Think this through with me for a second: What if we didn’t have members?
I know. It sounds crazy – a membership association without members?! How will we make money? Who will we serve? Won’t we cease to be important to the people in our industry? Step out of that box. The one labeled, “Because We’ve Always Done It This Way,” in big, bold letters. Let’s think for just a second about what would happen if we did it differently by working through the “What If” exercise.
What if we tried to serve all the people in our industry? It’s possible that our profile would be greater. We could reach people who don’t have the money to pay our dues, or those who considered us just an extra expense. If we provide programs, services and resources to all practitioners, wouldn’t we raise the bar even more than we already do?
What if we dedicated all our “membership” time, energy, effort and money to something else? Could you create more programs and services? Jump into a legislative effort? Tackle partnerships like never before? Think about the massive resources you dedicate to simply managing membership. Rework your staff if they weren’t required to track paid through dates, send renewal invoices or answer password questions (because we all have those, right!?).
What if you shift the way you think about members? If members didn’t pay, it might raise the number of people in your organization dramatically. Where could new numbers take you? It’s possible you could carry more weight in advocacy efforts, or have more negotiating power for things in the best interest of your members.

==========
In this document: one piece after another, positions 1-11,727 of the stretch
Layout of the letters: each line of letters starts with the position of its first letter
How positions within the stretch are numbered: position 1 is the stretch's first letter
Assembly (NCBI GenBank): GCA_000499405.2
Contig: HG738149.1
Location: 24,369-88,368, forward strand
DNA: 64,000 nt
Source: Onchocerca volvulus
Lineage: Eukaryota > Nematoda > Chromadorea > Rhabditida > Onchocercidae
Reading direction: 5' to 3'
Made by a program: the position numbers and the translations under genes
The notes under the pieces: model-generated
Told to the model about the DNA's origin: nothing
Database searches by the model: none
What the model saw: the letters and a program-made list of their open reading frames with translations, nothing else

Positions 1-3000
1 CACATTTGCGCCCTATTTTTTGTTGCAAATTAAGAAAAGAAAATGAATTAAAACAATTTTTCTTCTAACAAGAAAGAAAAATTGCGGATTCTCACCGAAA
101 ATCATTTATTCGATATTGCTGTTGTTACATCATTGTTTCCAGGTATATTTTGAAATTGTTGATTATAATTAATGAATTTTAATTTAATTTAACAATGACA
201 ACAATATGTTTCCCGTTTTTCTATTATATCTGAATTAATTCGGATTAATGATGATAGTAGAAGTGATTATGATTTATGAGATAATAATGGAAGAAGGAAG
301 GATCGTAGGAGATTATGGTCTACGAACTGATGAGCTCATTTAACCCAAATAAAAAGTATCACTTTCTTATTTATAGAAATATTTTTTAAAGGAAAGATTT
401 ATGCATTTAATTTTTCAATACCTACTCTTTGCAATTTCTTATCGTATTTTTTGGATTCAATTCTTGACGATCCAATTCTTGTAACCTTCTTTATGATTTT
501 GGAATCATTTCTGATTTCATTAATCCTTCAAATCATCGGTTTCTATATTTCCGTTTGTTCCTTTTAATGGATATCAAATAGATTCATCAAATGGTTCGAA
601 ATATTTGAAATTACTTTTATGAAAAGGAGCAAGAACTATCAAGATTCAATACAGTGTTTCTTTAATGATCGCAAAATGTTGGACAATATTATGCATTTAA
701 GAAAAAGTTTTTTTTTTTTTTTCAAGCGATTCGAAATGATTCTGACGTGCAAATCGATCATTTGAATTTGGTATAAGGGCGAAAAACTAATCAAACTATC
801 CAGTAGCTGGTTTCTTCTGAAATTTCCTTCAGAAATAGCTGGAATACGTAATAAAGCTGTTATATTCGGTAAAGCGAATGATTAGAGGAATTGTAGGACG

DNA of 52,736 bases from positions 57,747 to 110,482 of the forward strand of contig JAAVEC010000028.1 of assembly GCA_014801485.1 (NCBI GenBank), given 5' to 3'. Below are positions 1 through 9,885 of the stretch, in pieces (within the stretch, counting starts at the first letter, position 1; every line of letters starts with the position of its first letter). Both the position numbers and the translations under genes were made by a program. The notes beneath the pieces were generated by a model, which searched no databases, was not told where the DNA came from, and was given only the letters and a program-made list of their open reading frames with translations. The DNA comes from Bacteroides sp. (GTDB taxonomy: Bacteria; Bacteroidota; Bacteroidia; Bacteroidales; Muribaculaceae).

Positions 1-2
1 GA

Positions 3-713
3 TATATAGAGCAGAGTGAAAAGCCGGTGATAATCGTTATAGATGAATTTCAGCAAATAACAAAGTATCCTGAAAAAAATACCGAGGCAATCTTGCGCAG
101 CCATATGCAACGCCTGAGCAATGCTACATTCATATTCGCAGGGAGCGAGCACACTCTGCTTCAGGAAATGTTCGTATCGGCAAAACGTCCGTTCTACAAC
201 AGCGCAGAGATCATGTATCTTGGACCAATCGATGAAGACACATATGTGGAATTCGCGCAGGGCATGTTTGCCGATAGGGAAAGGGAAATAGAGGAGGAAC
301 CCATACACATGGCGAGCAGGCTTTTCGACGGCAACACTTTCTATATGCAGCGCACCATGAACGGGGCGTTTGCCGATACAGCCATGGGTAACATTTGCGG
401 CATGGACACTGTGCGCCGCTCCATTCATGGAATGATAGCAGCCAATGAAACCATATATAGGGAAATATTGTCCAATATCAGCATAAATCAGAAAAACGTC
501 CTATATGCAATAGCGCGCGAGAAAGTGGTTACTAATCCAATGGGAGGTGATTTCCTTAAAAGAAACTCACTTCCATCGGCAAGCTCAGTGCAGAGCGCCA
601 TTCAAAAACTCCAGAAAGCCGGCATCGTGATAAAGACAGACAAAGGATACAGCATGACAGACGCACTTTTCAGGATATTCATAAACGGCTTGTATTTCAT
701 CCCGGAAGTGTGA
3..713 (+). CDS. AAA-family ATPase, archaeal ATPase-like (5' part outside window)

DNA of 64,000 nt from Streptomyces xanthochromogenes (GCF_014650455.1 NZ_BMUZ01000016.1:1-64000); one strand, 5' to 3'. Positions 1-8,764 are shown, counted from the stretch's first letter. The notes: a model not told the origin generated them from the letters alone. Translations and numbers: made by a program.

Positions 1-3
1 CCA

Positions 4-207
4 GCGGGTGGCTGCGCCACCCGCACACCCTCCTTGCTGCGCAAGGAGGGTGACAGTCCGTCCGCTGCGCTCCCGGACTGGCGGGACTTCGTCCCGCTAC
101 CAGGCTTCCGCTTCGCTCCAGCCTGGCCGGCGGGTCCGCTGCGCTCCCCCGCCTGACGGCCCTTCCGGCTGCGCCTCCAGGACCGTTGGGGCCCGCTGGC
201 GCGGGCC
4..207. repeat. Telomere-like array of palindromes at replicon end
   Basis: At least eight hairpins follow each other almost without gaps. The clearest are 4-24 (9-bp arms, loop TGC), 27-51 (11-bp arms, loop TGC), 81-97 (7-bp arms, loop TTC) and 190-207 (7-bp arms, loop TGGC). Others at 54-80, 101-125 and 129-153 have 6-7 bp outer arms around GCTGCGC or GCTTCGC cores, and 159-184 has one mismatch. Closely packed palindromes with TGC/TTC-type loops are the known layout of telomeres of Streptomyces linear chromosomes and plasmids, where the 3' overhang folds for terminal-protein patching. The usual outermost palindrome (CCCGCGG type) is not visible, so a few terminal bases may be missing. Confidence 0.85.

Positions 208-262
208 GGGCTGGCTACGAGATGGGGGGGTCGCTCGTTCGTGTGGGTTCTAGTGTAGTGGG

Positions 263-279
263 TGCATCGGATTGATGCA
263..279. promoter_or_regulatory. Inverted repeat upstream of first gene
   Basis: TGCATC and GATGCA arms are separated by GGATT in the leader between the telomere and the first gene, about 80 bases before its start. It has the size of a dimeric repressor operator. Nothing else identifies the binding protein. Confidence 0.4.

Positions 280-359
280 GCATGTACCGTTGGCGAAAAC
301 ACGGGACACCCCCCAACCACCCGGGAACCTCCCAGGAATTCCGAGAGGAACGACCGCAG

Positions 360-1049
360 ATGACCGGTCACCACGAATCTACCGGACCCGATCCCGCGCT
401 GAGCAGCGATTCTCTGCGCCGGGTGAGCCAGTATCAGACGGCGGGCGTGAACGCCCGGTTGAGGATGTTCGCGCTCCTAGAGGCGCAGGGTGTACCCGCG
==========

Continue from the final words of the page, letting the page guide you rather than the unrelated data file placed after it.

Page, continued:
What if we engaged people who aren’t our traditional members? Have you tapped into people you wouldn’t always consider membership material? People who support your industry or organization, but don’t necessarily qualify, might be incredibly interested in staying connected. They can serve as additional advocates, or help boost numbers (see above).
The “What If” exercise can be applied to all areas of membership (and even other departments within your organization). Spend a day brainstorming around the exercise, or take it one step further and commit to a week of replacing the word “member” with “industry/topic/type.” For example, replace “member” with “engineer.” Break away from your common thinking that you only exist to serve members, and explore the possibilities of serving all.
After all, organizations don’t just exist to serve their members, but the communities they engage with. Who is your community, and how can you serve?